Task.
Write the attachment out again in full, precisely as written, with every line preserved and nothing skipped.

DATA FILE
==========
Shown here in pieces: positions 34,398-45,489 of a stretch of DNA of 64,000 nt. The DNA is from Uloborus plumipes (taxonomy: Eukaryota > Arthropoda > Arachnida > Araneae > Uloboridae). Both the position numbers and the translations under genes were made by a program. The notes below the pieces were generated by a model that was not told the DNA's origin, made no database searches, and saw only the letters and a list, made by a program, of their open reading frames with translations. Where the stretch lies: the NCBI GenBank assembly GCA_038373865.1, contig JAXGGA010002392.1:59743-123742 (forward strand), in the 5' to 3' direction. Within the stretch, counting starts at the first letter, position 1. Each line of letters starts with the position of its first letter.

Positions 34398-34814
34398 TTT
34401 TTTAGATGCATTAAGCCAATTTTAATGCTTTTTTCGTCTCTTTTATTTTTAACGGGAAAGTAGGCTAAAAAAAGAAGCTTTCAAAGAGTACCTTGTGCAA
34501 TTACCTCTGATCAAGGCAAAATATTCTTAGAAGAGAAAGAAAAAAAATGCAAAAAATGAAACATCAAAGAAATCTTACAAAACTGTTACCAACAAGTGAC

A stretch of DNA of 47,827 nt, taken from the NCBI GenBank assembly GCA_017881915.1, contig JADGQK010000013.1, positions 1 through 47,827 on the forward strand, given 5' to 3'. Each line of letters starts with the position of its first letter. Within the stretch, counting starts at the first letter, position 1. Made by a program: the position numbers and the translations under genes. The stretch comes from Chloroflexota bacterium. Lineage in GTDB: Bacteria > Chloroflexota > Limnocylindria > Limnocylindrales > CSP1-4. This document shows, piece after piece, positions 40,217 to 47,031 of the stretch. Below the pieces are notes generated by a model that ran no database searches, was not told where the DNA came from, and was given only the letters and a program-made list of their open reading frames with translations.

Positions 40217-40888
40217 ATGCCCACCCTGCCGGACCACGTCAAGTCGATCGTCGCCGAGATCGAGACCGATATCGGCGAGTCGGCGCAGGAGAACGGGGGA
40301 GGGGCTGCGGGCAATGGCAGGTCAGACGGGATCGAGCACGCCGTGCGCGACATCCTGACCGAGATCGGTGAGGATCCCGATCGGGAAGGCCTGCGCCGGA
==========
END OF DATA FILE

Shown here in pieces: positions 34,398-45,489 of a stretch of DNA of 64,000 nt. The DNA is from Uloborus plumipes (taxonomy: Eukaryota > Arthropoda > Arachnida > Araneae > Uloboridae). Both the position numbers and the translations under genes were made by a program. The notes below the pieces were generated by a model that was not told the DNA's origin, made no database searches, and saw only the letters and a list, made by a program, of their open reading frames with translations. Where the stretch lies: the NCBI GenBank assembly GCA_038373865.1, contig JAXGGA010002392.1:59743-123742 (forward strand), in the 5' to 3' direction. Within the stretch, counting starts at the first letter, position 1. Each line of letters starts with the position of its first letter.

Positions 34398-34814
34398 TTT
34401 TTTAGATGCATTAAGCCAATTTTAATGCTTTTTTCGTCTCTTTTATTTTTAACGGGAAAGTAGGCTAAAAAAAGAAGCTTTCAAAGAGTACCTTGTGCAA
34501 TTACCTCTGATCAAGGCAAAATATTCTTAGAAGAGAAAGAAAAAAAATGCAAAAAATGAAACATCAAAGAAATCTTACAAAACTGTTACCAACAAGTGAC

A stretch of DNA of 47,827 nt, taken from the NCBI GenBank assembly GCA_017881915.1, contig JADGQK010000013.1, positions 1 through 47,827 on the forward strand, given 5' to 3'. Each line of letters starts with the position of its first letter. Within the stretch, counting starts at the first letter, position 1. Made by a program: the position numbers and the translations under genes. The stretch comes from Chloroflexota bacterium. Lineage in GTDB: Bacteria > Chloroflexota > Limnocylindria > Limnocylindrales > CSP1-4. This document shows, piece after piece, positions 40,217 to 47,031 of the stretch. Below the pieces are notes generated by a model that ran no database searches, was not told where the DNA came from, and was given only the letters and a program-made list of their open reading frames with translations.

Positions 40217-40888
40217 ATGCCCACCCTGCCGGACCACGTCAAGTCGATCGTCGCCGAGATCGAGACCGATATCGGCGAGTCGGCGCAGGAGAACGGGGGA
40301 GGGGCTGCGGGCAATGGCAGGTCAGACGGGATCGAGCACGCCGTGCGCGACATCCTGACCGAGATCGGTGAGGATCCCGATCGGGAAGGCCTGCGCCGGA